Anti-Worm drug, Fenbendazole, effective at killing cancer cells

Anti-Worm drug, Fenbendazole, effective at killing cancer cells

Research shows that Fenbendazole, commonly used as a canine deworming drug in veterinary practice, can block sugar uptake, cause apoptosis in cancer cells, reduce tumour size and even help overcome cancer drug resistance, making it another 'repurposed drug' that can be used to treat cancer.

Importantly, this review on Fenbendazole highlights different research studies on several cancers, the dose one might take, what other supplements might help and the frequency of usage; in fact everything you need to know about Fenbendazole as a human anti-cancer drug with minimal side-effects (Updated twice from an article by Chris Woollams, originally in 2016).

Fenbendazole inhibits tumour growth

Back in 2014, a team of researchers at top American Hospital Johns Hopkins was trying to grow tumours by injection in laboratory mice. Except with one group of mice, they failed. The reason they discovered, was that these mice had been de-wormed (1) with an anti-parasitic drug. They read more about the drug, only to find that anti-cancer activity had previously been reported (writes Gilly Bertram).

Fenbendazole comes from a class of drugs called benzimidazoles, which are commonly used in veterinary medicine for anti-worm and parasite treatments. They are used effectively to kill worms such as roundworms, hookworms, whipworms and some tapeworms as well as parasites. Parasitic worms are known as helminths and these drugs are also known as anthelminthic, or antihelminthic, drugs. Fenbendazole is branded under names like Panacur and Safe-Guard.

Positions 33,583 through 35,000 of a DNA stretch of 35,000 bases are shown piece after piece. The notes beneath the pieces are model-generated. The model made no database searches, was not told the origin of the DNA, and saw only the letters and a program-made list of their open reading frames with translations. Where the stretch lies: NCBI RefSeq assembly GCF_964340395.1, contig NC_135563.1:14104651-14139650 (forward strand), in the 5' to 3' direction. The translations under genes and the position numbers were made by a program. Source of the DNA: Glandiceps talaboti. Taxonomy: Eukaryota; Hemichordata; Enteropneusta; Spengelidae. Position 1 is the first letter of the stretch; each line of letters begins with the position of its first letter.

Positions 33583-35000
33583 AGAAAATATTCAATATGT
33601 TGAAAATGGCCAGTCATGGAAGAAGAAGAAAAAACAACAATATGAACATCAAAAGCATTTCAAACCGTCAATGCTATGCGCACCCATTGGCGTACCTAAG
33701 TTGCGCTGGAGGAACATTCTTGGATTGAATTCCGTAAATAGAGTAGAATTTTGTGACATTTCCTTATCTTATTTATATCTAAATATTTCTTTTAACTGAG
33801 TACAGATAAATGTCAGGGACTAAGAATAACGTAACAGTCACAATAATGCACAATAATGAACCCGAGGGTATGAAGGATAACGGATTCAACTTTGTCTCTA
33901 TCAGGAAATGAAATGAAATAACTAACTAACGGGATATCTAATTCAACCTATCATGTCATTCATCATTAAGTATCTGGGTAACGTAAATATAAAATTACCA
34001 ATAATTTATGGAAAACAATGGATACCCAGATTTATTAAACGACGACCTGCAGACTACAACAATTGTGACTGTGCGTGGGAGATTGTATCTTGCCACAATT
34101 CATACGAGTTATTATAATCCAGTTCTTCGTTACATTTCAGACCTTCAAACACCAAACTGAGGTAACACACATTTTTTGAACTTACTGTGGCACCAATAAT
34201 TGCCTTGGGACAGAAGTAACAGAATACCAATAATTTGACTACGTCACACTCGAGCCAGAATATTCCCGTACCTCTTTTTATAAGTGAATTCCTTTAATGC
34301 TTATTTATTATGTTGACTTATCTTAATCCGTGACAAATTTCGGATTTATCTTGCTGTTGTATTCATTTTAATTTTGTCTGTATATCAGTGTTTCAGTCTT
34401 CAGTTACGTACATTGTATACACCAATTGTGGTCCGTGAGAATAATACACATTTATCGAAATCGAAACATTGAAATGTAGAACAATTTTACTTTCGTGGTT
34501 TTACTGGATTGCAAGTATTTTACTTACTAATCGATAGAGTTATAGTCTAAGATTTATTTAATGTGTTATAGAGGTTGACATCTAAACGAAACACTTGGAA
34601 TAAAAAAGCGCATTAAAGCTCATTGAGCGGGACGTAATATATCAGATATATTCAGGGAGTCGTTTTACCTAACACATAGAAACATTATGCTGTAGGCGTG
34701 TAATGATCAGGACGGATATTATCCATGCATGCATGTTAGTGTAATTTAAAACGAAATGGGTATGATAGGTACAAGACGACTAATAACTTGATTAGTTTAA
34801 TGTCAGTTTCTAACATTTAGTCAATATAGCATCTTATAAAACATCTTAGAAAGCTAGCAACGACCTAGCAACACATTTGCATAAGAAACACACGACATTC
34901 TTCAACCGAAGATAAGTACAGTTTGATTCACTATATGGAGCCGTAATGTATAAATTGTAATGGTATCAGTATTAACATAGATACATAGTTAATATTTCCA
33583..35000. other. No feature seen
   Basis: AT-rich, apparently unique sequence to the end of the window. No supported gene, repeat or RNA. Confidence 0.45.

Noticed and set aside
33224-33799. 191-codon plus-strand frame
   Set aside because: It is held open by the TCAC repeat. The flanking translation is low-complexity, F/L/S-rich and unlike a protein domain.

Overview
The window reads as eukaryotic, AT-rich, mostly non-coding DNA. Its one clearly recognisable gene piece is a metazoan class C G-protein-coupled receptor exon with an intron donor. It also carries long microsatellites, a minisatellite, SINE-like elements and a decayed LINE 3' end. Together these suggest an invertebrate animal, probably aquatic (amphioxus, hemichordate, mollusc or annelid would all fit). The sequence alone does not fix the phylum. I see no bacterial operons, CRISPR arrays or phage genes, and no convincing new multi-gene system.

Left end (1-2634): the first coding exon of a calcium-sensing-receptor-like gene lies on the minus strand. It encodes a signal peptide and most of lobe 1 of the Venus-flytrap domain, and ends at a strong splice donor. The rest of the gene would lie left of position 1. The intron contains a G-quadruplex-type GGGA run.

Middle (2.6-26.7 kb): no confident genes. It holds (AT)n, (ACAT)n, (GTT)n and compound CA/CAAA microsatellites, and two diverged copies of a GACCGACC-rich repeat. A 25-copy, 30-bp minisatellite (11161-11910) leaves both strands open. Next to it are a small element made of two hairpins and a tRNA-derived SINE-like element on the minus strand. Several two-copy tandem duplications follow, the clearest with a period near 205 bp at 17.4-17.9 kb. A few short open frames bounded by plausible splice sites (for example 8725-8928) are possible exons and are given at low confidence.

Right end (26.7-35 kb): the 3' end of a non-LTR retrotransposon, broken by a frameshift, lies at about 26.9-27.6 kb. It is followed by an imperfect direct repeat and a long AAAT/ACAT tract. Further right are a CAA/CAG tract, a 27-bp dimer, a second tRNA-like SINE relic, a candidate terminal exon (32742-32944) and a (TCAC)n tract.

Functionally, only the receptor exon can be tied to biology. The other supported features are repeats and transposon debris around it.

Research suggests that fenbendazole inhibits tumour growth by inducing apoptosis (cell death) of tumour cells. Researchers are also finding that fenbendazole could be useful for overcoming drug resistance which is a common setback in conventional cancer therapies.

In a 2018 paper published in Nature (2), the authors report that fenbendazole appears to act as a destabilising agent of tubulin in microtubules which are important structural proteins making up the cytoskeleton of cells and these proteins allow the microscopic organs inside our cells (called organelles) to move throughout the cell. These microtubules are present in worms, and also in cancer cells. The researchers conclude that there is evidence of cancer cell death by the modulation of multiple cellular pathways, which may lead to the effective elimination of cancer cells.

The use of anthelminthic drugs with cancer, however, is nothing new.

Scientific literature prior to the 2018 Nature paper demonstrated the effective use of fenbendazole for various types of cancer cells such as Non-small Cell Lung Cancer (3), Lymphoma (4) Metastatic prostate cancer cells (5) and Glioblastoma, or GBM (6).

In the early 90s, another antihelminthic drug called Levamizole was shown as a effective complementary treatment for colon cancer (CRC) and was shown to restore a depressed immune system.

In the 2018 Nature research, Fenbendazole showed an affinity for mammalian tubulin and exerted cytotoxicity to human cancer cells at micromolar concentrations. A further anti-cancer mechanism the researchers found with fenbendazole was that after oral feeding it blocked the uptake of glucose in cancer cells, by affecting p53, GLUT transporters and hexokinase, depriving cancer cells of their primary fuel. This discovery would support the use of fenbendazole as an complementary therapy to chemotherapy and radiotherapy as well as metabolic therapies and potentially a stand alone therapy.